Purpose: To evaluate the effect of different first-line chemotherapy durations in patients with metastatic breast cancer (MBC) on overall survival (OS) and progression-free survival (PFS). Methods: We searched literature databases to identify randomized controlled trials that compared different chemotherapy durations in the first-line treatment of MBC. Only trials with unconfounded comparisons of additional cycles of chemotherapy were included. The main outcome measures for this analysis were OS and PFS. Published data from retrieved studies were analyzed according to standard meta-analytic techniques. Results: We found 11 randomized clinical trials including 2,269 patients. Longer first-line chemotherapy duration resulted into a significantly improved OS (hazard ratio [HR], 0.91; 95% CI, 0.84 to 0.99; P = .046) and PFS (HR, 0.64; 95% CI, 0.55 to 0.76; P <.001). There were no differences in effects on either OS or PFS between subgroups defined by time of random assignment, study design, number of chemotherapy cycles in the control arm or concomitant endocrine therapy. Conclusion: Longer first-line chemotherapy duration is associated with marginally longer OS and a substantially longer PFS.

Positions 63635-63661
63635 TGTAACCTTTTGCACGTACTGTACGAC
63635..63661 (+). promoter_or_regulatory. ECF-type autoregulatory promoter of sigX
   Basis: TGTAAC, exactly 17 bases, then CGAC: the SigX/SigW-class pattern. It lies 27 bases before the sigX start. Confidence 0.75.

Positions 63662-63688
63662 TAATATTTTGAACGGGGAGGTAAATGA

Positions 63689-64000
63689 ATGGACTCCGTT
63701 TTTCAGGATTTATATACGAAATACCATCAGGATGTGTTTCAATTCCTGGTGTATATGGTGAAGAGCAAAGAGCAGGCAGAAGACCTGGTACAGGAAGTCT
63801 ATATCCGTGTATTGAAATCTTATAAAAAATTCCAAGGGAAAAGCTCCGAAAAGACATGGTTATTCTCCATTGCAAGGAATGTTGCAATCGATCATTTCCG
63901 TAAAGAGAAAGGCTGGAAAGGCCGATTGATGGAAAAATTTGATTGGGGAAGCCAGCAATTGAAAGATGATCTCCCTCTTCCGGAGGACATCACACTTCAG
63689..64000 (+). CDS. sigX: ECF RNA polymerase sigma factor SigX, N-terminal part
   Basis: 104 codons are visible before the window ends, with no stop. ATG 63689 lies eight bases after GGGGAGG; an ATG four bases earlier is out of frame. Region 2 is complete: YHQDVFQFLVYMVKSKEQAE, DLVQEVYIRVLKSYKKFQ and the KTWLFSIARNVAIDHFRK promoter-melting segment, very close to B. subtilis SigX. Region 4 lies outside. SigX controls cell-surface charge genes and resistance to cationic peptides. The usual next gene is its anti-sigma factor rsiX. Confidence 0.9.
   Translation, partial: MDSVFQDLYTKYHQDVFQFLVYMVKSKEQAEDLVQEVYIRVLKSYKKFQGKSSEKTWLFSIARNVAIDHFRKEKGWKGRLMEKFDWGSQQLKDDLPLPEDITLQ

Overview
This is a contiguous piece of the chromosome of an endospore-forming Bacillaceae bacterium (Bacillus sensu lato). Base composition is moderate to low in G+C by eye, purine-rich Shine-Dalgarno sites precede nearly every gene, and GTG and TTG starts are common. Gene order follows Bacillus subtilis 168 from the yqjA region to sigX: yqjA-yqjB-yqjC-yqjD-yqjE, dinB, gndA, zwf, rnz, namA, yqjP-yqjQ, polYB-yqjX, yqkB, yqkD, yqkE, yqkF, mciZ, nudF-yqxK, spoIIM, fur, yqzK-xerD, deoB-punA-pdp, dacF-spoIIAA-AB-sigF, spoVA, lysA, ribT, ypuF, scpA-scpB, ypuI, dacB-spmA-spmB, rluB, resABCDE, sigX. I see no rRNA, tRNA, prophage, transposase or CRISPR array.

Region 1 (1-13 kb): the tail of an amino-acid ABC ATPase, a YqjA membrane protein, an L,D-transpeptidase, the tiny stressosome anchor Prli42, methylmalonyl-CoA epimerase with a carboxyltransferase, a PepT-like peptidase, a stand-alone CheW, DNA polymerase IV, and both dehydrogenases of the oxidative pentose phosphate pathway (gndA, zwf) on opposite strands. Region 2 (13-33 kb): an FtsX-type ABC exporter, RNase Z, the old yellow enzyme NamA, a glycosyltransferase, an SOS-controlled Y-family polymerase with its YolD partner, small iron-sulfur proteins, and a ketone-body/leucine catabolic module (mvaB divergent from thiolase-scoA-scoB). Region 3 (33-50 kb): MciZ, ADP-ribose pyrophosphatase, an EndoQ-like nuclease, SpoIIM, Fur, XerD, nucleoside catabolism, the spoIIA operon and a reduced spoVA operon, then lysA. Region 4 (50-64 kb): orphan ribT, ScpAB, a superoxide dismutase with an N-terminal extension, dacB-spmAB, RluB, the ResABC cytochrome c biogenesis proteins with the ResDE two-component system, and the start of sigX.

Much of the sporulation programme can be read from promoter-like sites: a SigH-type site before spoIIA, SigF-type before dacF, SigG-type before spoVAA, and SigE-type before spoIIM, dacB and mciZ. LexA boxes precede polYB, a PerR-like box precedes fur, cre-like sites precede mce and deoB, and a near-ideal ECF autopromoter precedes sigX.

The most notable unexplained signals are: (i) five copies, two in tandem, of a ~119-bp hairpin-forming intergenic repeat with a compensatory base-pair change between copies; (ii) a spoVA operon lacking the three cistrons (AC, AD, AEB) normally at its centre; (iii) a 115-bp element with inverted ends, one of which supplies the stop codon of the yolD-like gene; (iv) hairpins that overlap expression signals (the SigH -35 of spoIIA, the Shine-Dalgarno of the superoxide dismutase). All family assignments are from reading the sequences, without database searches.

ASJC Scopus subject areas
- Cancer Research